I hope you’ve learned along with me. I hope you’ve picked up some tips about decorating your walls.

Whether you are staging your own home, staging other people’s homes, or just having fun with art, I like to think I helped.  

Everyone needs a creative outlet. Blogging is mine. Maybe you’ll find a new creative outlet or art form in the tutorials I’ve posted.

Here’s my summary 

An effective home stager should know these facts when choosing wall art.
  • Art for staging should never be offensive or controversial
  • Big is best.
  • There are economical and easy ways to create your own art.
  • A variety of media are suitable for staging art -- paintings, textiles, collages, photos and combinations of these forms.
  • Framing and matting can make all the difference.
As your high school teacher might have said, “If you forget everything else I’ve said this semester, remember those points.”

Be sure to download my $4.99 eBooks for home staging. You’ll find more ways to increase the value of your home.

Thursday, October 30, 2014

Rugs, Wreaths, and Quilts

I've posted plenty about paintings, but often a home stager's best friend isn't what you see framed on the walls of a traditional museum or gallery.

It's the quirky "finds" that get pressed into service as wall art.

Need examples?

How about an area rug like the one on the right?

Can you believe that all it took to fasten it to the wall were three dressmakers pins along the top edge, pins that are all but invisible. And they leave almost invisible pin holes in the wall.

The floppy fringe on the top of this rug doesn't bother me, but you could tuck it behind a rug as an alternative.

Another common textile used for wall decor is the quilt.

I've written in my $4.99 home staging eBook that the wrong kind of quilts, and you know the grandma kind I mean -- as beautiful as they might be -- can age a home.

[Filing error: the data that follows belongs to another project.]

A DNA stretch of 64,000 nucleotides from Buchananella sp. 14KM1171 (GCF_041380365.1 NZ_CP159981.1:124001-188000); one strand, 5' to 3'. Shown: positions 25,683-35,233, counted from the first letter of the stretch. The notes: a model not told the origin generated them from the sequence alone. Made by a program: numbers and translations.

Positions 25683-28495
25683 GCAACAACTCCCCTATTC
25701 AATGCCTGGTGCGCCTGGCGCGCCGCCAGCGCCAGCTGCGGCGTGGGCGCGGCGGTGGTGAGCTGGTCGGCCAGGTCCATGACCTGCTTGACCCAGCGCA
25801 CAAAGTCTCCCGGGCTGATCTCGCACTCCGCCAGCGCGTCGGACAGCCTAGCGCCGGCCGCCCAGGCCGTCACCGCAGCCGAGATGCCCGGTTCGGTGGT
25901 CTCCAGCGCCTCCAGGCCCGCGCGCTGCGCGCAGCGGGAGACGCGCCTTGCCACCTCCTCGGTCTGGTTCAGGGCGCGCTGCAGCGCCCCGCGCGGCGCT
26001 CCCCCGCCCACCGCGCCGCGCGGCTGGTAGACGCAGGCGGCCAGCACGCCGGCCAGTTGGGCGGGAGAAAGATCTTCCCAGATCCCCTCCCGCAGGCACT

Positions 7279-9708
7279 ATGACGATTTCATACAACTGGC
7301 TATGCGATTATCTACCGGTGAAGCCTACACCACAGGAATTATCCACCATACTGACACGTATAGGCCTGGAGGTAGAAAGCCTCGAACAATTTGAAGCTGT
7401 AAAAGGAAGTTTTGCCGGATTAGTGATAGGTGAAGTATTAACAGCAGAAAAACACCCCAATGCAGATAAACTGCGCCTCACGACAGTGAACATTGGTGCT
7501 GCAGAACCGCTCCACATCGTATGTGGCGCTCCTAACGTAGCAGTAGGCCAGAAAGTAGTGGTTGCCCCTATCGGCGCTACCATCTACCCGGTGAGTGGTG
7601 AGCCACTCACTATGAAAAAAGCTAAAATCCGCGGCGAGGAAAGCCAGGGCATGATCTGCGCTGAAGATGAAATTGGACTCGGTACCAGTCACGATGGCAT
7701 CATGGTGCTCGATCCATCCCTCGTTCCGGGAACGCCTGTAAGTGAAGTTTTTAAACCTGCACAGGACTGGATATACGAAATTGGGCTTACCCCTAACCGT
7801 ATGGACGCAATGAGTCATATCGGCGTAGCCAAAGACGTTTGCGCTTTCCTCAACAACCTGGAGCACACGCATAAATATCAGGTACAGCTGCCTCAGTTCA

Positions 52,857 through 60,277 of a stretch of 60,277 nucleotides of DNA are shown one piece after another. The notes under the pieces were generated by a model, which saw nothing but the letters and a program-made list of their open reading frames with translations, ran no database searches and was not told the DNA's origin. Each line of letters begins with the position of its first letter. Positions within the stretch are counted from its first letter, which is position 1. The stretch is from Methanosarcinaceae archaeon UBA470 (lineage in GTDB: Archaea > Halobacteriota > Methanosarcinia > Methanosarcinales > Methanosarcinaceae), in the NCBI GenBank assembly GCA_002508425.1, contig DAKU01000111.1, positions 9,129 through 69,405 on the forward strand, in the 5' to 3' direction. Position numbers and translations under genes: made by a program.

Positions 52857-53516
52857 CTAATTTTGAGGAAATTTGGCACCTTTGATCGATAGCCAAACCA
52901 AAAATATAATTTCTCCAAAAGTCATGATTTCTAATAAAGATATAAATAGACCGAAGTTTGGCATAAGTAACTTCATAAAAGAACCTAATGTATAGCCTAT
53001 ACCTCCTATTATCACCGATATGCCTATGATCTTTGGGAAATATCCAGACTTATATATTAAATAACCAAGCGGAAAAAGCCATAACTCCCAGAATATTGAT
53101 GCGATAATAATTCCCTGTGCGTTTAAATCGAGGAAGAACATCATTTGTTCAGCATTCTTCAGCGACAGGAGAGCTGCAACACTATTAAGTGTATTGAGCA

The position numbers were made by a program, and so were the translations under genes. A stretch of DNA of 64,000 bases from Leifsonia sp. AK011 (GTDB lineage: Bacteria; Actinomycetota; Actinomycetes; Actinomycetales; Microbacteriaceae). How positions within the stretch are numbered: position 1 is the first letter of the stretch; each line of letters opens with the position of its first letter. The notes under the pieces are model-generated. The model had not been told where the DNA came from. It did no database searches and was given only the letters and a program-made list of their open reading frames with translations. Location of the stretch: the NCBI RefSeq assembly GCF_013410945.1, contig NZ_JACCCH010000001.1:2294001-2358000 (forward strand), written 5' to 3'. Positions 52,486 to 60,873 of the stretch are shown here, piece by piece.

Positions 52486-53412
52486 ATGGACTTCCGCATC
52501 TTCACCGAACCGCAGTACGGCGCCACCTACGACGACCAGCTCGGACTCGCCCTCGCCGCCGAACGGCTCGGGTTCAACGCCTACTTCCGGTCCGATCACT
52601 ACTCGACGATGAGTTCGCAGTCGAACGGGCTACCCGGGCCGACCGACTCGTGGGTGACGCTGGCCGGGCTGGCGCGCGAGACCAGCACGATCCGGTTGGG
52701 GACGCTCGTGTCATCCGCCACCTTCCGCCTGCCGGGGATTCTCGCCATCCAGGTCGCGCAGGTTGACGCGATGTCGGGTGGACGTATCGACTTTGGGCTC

But today's artsy quilts are a different story. They can make your home stand out in buyers' minds. Confused about how to hang them? Don't be. Just don't hang them from rings or tabs, but from a rod that distributes the weight of all that fabric. This is the way to go with rugs, tapestries, weavings and other textiles.

You can easily hand stitch (or glue if the piece is not precious) a casing, a simple strip of strong fabric, to the top back of your hanging, and insert a rod that fastens to the wall.

Another method is to attach a strip of hook and loop tape to the top edge, and the other strip to a wood strip firmly mounted on the wall.

Or Command strips from 3-M might be your choice for getting textiles on your walls. They come in all shapes and strengths, so I know you'll find one kind that's right for what you're hanging.

For more delicate textiles like scarves, lace and antique fabrics, you can attach these to a base fabric like linen or upholstery weight fabric to stabilize them. Mount this backer fabric on a stretched canvas, foamcore board, or even under framed glass.

Third Dimension

Wall hangings that have more body to them than flat art will add an interesting layer to your staged spaces.

The most common of these is The Wreath. Pinterest overflows with ideas for wreaths!

My favorites are the seasonal ones.